Every time he has taken a major step up in terms of the level of opposition, he has been pegged back pretty brutally. But over the course of the next several basho, he has mastered the level. He suffered greatly on his first two trips to the joi – and then suffered an injury which set back his entire development – but I think there’s reason to believe that on this or the next trip, he will acclimate to the level (much in the way Hokutofuji has with a not dissimilar style of sumo). I think a 7-8 for him next time out would be a very good result.

        Clearly he has mastered his current level, so if he can keep himself in good nick, then I think over the course of 2 or 3 good basho at the next level he can continue his development, do the same in the upper Maegashira ranks, and then eventually lower san’yaku.

        Endo, on the other hand has all of the technique and ability to do it now but seems to have mental issues where his entire tournament unravels after a couple bad results. I think that undermines his ability to put a consistent enough run together to get up a level. I’d say he’s certainly a more likely future yusho winner of the two, but on the other hand no one’s really unlikely these days…

        • I agree about Endo, and he has the potential to be another Goeido in that he can be his own worst enemy, This is not a joke- I think in cases like that they should consider a competent sports therapist. (Likewise, they need to consult someone with knowledge about behavior change about the violence issue.) Thankfully, the focus these days is on evidence-based methods of treatment. I am guessing that this approach would be something the sumo world would be comfortable with, but this is a shame. They go all out for cupping, when sometimes the problem is in their head. I will never forget the interview Goeido have, where he said that he went into sumo because he is not good-looking, and made several other derogatory comments about himself that made it really clear to me what at least part of his problem was.These men are under incredible pressure emotionally as well as physically, so any pre-existing problems are are at risk of getting worse, and the powers that be would do well to consider that.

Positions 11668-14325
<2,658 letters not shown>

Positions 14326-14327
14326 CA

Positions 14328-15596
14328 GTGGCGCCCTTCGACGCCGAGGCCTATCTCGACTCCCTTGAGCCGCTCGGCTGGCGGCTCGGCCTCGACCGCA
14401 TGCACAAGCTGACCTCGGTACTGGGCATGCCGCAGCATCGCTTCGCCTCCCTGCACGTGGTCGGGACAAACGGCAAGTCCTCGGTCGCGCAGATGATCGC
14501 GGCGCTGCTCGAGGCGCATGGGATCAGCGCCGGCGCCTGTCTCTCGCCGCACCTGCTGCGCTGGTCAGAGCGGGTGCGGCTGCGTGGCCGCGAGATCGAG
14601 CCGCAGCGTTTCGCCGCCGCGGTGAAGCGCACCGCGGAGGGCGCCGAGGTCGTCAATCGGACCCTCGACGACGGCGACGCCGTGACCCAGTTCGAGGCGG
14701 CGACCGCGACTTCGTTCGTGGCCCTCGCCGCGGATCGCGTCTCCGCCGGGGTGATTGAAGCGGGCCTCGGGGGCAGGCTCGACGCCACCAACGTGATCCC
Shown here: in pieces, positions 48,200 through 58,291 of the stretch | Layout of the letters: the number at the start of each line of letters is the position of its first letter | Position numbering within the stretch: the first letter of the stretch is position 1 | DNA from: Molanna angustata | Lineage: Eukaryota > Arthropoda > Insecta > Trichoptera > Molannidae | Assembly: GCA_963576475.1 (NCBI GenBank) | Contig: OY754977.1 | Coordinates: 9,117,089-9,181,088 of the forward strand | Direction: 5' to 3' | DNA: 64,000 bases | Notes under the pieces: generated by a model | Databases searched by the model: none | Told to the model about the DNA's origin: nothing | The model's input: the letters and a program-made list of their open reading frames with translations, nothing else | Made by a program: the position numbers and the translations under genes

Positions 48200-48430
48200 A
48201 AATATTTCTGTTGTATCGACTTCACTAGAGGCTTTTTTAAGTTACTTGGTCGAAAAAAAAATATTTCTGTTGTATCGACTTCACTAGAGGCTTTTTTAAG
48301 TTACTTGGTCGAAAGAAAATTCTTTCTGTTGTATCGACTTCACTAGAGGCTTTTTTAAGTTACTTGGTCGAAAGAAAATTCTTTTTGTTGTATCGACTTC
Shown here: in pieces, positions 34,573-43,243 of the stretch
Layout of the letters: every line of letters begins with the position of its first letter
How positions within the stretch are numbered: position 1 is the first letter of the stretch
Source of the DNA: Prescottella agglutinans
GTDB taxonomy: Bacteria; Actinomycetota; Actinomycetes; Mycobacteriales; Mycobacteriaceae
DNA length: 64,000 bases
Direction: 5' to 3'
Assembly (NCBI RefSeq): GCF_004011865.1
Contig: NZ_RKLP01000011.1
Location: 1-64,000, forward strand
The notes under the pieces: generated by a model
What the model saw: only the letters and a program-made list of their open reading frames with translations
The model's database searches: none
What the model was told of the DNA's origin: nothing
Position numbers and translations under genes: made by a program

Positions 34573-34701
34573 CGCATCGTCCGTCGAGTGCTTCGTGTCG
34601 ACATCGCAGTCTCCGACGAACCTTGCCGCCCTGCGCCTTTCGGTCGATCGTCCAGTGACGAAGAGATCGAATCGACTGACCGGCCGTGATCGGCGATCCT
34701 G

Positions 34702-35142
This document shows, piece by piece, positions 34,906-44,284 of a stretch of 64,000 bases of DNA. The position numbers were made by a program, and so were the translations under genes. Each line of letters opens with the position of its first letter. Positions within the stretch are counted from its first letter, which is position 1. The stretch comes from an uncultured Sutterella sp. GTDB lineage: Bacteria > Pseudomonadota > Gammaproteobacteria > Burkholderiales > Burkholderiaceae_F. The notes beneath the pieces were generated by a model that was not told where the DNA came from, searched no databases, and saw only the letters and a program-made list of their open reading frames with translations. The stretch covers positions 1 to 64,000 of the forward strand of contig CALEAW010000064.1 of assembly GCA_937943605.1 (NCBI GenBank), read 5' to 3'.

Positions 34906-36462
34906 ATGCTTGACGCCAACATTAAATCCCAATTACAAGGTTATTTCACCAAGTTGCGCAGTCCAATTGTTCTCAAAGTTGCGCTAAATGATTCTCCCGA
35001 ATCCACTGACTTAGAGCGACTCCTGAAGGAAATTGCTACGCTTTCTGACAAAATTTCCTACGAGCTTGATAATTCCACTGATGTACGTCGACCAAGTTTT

• I wanna give Endo a hug. I think some time with a sports psychologist would help him break through that ho hum gloomy funk he gets into sometimes.

        • All good points; I’m going solely by the base rate here. In the six-basho era, 516 rikishi have held the rank of maegashira. 342 made it up to at least M4 (very loosely, the joi). 220 made komusubi, 150 reached sekiwake, but we’ve had only 64 ozeki. So most rikishi who show a lot of promise and enjoy top-division success never make it. Just look at someone like Tochiozan. It’s a super-hard rank to reach.

            • Tochiozan has the most basho as komusubi/sekiwake (25) of all the active/recent guys. Myogiryu and Tamawashi are also up there, and then there are Mitakeumi and Ichinojo, though those two could still make it.

  2. None of Andy’s list are ready yet. They will make their first try and try again. I would say 1-2 before the end of 2020 are Ozeki, if the current 1 in 3 basho Yokozuna rotation holds. Some contenders not mentioned:

    Abi – We know Abi-Zumo 2.0 is a work in progress. Once he starts using it, the sky’s the limit if he can keep his body working

    Yutakayama – Very early days for him, but I expect him to be knocking on the door by Kyushu

    Onosho – Much longer road for him, but if he can keep himself healthy and continue to improve his sumo, its a March 2021 possibility.

    Kagayaki – Very long odds, but I can see the seeds in there. I think he will sneak up on it a bit at a time. He has yet to really show that he can handled the joi, but he will get the formula this year, I think.

      • I doubt Mitakeumi will show us any kind of Ozeki level consistency this year. That knee truly will hamper him most of the year if he doesn’t fully recover and actually train. He’s a glass cannon and whenever we can all correctly assume that he fades in week 2 and he does every time, then I’d say that’s enough reason to doubt that he will make Ozeki. He might give us another convincing run but he will likely fail to seal it again.

    • Here’s the list of Makuuchi rikishi ranked below Ozeki who managed 3 straight kachi-koshi in the past year:
      1. Abi 4
      2. Enho 2
      3. Asanoyama 1
      3. Daieisho 1
      3. Kotoyuki 1
      3. Meisei 1
      3. Mitakeumi 1
      3. Myogiryu 1
      3. Takarafuji 1
      3. Tomokaze 1
      3. Yutakayama 1

  3. To anyone looking at these contenders and saying “too soon” it’s worth pointing out that Meisei and Onosho are the only ones mentioned who are under 25. Most of them can get better, but they’re not likely to get MUCH better.

    • Ikioi won the Juryo yusho in September, made the yusho playoff in Kyushu. Did not exactly take makuuchi by storm this month. While I’d be ecstatic to see it, with Teru’s injuries and the meat grinder that is the upper maegashira and sanyaku, I’m much less sanguine about his prospects. I don’t want to rush it and risk longterm damage.